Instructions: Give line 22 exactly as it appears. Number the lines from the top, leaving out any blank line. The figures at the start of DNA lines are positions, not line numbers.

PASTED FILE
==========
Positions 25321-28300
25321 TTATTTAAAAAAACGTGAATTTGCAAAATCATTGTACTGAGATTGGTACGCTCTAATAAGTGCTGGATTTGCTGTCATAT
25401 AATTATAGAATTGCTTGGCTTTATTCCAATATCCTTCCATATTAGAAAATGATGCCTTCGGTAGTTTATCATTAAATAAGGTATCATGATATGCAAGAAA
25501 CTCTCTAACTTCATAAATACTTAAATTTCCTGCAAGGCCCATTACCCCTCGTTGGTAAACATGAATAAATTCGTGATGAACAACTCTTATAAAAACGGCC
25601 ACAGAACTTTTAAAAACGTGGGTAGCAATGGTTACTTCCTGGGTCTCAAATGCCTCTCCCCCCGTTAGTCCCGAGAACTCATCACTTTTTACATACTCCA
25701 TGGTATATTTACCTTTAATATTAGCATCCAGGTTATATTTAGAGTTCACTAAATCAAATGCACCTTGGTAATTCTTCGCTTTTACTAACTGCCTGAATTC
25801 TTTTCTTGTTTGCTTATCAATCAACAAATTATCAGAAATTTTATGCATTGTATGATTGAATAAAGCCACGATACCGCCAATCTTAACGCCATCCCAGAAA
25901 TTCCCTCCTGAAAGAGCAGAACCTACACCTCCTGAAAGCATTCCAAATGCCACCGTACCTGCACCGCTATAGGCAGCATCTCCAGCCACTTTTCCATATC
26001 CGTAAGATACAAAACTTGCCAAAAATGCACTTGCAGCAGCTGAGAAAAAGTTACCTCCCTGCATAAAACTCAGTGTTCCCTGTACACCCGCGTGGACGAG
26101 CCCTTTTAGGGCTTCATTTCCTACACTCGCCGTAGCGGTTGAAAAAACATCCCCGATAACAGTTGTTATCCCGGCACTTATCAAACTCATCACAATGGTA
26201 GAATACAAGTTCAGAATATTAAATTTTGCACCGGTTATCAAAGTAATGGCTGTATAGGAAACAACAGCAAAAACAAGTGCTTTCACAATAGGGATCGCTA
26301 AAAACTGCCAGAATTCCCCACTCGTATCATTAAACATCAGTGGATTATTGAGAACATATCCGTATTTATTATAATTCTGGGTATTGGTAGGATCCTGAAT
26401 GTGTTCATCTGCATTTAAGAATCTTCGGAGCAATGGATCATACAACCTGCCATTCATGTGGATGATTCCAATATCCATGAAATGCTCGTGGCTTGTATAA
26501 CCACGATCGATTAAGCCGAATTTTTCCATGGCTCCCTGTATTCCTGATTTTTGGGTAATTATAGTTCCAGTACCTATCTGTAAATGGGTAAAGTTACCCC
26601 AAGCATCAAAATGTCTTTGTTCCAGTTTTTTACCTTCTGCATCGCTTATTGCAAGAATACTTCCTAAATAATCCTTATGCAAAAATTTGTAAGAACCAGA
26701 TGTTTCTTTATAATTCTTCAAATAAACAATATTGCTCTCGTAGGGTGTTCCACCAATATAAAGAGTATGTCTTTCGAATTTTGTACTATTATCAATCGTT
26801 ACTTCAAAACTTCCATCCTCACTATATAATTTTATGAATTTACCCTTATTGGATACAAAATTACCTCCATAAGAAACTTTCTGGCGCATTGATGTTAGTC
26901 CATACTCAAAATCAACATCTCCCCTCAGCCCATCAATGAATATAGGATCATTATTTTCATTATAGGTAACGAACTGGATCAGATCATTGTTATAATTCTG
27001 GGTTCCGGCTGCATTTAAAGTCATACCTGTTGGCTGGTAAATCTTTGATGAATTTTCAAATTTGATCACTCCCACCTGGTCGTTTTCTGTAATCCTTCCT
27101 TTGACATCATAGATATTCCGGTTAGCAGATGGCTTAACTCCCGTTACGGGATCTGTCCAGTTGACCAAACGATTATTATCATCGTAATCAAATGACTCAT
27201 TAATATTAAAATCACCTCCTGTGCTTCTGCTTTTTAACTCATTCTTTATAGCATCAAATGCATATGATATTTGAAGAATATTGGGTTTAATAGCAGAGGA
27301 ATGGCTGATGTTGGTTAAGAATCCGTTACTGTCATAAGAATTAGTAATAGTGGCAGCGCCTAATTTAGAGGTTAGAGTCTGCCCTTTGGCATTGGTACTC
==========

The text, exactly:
27301 ATGGCTGATGTTGGTTAAGAATCCGTTACTGTCATAAGAATTAGTAATAGTGGCAGCGCCTAATTTAGAGGTTAGAGTCTGCCCTTTGGCATTGGTACTC